One thing is clear: Blanket statements are impossible to make, because the product landscape is simply too diverse to put every system in the same basket. For instance, thin film panels perform much better in this respect than crystalline modules because their production requires less energy. However, this benefit comes at the expense of the environmental impact of some of the materials used.
Production location also plays a major role in the carbon footprint, explains Andreas Neuhaus, head of module technology at the Fraunhofer Institute for Solar Energy Systems (ISE). “Due to the high proportion of coal in the electricity mix, production in China causes more emissions than production in Europe,” says Neuhaus. This is the case if the carbon emissions of a PV plant are calculated on the basis of the country’s electricity mix. But some manufacturers generate their own solar power for manufacturing or tap hydropower, to produce modules in an environmentally friendly way even in a country with numerous coal-fired power plants. Taking such conditions into account when assessing the carbon footprint is a virtually impossible task.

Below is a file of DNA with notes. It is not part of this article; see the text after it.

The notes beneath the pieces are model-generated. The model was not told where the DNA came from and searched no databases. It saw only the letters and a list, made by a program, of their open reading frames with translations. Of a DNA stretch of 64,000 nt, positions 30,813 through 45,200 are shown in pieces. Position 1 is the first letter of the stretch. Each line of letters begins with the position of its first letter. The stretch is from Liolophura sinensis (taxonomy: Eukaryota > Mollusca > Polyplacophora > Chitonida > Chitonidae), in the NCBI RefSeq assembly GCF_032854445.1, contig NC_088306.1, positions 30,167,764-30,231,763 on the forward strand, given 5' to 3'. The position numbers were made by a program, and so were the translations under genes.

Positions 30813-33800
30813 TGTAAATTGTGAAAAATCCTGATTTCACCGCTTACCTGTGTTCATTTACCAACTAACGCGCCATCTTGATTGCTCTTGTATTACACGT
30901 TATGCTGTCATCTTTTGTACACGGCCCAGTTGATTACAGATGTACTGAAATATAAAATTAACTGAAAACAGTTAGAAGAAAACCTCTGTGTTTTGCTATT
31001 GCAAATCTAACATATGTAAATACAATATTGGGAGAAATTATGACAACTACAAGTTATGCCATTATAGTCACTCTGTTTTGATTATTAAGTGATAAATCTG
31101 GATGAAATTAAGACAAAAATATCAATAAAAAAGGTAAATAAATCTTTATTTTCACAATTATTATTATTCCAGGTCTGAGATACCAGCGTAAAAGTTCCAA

The design of the modules also influences energy consumption. “Aluminum frames consume a lot of energy, for instance – laminates are better,” says the Fraunhofer researcher. Glass-glass modules on the other hand have the benefit of a longer service life and less degradation, but this also comes at the cost of higher energy requirements for production. And then there are efficiency and the installation site, important factors when calculating the climate benefit. “It’s complicated,” Neuhaus says.
Progress in production
One thing an international group of experts did not shy away from, however, was collecting energy and emissions data for individual product categories on behalf of the International Energy Agency’s Photovoltaic Power Systems program (IEA PVPS).